North Andover and Haverhill Share in $1.2 Million in State Flood Disaster Aid

At 5 Ford St., Haverhill, from left, Haverhill Wastewater Department’s Paul Jessel, owner Artie Moses, Building Inspector Thomas Bridgewater, Community Development Director Andrew K. Herlihy and Senate President Karen E. Spilka. (WHAV News photograph.)

North Andover and Haverhill are receiving the largest amounts of state flood disaster aid in Essex County.

Both communities were hard hit last August with flood waters collapsing a Mount Washington sewer line and creating a sinkhole, among other damage, in Haverhill, and an estimated $30 million of destruction in North Andover. Relief money from a supplemental state budget awards North Andover $725,000; Haverhill, $480,000; Lawrence, $60,000; and Methuen, $20,000.

“Lieutenant Gov. Driscoll and I have spent the past year visiting municipalities that suffered catastrophic damage due to severe weather. We knew they needed more support to rebuild, which is why we worked with the legislature to secure these disaster relief funds,” said Gov. Maura Healey in a statement released this weekend.

As WHAV reported first in November, state Sens. Barry R. Finegold and Pavel M. Payano thanked their colleagues for advancing the supplemental budget that included $15 million in aid. Senate President Karen E. Spilka, who accompanied Finegold during a tour of local disaster sites, told WHAV there’s a need for more money for dams, culverts, flood prevention and maintenance to “prevent these things from happening to start with.”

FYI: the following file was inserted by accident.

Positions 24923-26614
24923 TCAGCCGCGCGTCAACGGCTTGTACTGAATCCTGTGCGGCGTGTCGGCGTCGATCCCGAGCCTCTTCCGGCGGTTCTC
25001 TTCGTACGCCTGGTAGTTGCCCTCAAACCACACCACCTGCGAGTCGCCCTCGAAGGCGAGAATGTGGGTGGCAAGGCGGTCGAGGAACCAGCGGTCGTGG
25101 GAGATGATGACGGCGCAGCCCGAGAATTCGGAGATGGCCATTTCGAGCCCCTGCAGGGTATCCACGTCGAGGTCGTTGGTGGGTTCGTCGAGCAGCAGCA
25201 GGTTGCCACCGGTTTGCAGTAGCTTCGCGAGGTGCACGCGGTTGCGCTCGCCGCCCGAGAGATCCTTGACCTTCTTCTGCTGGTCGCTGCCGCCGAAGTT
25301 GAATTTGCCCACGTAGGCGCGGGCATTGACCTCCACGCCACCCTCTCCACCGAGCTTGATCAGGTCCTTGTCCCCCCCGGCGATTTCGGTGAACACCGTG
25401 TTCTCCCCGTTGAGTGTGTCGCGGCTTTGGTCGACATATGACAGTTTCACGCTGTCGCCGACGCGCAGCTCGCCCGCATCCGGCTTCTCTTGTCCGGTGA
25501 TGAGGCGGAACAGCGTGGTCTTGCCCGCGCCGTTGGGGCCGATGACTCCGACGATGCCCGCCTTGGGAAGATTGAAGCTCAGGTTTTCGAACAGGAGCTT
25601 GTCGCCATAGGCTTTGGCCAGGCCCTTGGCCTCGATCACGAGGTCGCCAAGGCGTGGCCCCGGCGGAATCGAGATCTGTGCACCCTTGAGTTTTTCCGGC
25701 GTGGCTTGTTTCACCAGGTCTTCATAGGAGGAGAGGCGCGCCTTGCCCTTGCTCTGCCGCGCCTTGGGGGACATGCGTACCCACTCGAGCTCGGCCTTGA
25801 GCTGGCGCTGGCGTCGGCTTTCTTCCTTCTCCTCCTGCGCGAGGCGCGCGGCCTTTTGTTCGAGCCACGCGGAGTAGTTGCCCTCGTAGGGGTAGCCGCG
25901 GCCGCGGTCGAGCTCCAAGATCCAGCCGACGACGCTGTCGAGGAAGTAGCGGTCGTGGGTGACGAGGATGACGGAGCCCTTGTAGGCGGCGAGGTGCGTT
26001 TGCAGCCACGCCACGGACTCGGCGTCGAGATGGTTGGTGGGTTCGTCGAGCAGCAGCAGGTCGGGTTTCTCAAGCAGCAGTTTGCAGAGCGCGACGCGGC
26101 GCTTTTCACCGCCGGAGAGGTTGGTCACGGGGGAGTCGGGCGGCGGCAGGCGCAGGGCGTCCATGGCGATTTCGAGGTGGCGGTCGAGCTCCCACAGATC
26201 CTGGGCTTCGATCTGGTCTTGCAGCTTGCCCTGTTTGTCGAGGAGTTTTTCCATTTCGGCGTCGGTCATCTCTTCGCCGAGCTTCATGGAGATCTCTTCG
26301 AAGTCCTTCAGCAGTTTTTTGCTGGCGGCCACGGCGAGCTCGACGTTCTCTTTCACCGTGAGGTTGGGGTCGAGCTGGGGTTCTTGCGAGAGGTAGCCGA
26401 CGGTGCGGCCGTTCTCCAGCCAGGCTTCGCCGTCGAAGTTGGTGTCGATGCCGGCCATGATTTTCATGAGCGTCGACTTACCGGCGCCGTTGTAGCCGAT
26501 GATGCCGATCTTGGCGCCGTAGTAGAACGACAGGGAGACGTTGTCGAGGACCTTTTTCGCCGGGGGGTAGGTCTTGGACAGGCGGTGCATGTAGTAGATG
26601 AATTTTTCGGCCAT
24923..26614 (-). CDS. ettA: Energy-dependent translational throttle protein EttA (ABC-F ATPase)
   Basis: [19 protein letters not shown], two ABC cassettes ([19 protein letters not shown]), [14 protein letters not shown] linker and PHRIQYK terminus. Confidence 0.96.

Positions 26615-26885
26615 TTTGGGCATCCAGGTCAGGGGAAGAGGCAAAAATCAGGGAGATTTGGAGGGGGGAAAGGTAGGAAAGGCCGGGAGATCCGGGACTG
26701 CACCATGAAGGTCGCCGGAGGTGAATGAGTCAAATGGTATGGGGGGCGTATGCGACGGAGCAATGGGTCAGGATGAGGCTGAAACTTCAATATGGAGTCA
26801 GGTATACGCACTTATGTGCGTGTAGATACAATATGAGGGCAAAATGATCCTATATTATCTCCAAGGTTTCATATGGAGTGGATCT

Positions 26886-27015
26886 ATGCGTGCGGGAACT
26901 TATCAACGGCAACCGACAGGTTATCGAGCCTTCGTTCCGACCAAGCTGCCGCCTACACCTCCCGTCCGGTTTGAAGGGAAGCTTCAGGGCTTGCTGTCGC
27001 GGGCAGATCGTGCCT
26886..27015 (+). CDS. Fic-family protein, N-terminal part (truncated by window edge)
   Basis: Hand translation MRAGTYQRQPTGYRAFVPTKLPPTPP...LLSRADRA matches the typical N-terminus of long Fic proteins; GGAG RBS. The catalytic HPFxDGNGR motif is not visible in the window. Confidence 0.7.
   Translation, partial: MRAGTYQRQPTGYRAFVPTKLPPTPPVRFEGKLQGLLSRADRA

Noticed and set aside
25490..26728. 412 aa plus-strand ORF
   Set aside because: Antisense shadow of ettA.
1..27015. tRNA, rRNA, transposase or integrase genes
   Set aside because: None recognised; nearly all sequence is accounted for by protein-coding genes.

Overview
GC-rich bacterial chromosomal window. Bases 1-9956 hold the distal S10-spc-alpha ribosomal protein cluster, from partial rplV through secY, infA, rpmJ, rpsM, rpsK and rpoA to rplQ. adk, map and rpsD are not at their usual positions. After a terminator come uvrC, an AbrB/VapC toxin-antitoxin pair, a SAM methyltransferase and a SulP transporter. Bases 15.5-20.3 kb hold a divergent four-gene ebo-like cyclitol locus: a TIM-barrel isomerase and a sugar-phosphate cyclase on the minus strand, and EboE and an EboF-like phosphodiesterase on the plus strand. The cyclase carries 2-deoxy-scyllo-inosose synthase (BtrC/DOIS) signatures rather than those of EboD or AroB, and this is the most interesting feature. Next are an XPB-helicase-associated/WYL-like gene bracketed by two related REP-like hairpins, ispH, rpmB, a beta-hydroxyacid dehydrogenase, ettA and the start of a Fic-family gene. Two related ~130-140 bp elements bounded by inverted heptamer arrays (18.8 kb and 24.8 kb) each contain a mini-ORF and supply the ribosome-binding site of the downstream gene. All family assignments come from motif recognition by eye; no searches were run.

“I think we need to be putting more resources toward long-term preventative planning. Climate change is here to stay. We’ve seen these hundred-year, 10-year flooding happening more and more—certainly not hundred years or even 10 years,” Spilka said.

Lt. Gov. Kim Driscoll announced the release of $10 million of the aid to 37 communities at the Massachusetts Municipal Association’s Annual Business Meeting Saturday.

“As the former mayor of Salem and now as lieutenant governor, I know first-hand how crucial collaboration is in tackling the biggest challenges facing our 351 cities and towns,” said Driscoll. “That’s why we are proud to offer the Community One Stop for Growth program each year, which reduces red tape and streamlines the process for communities to apply for critical state funding that will improve quality of life for their residents.”

The remaining $5 million will be released later this spring to support municipalities impacted by September storms.

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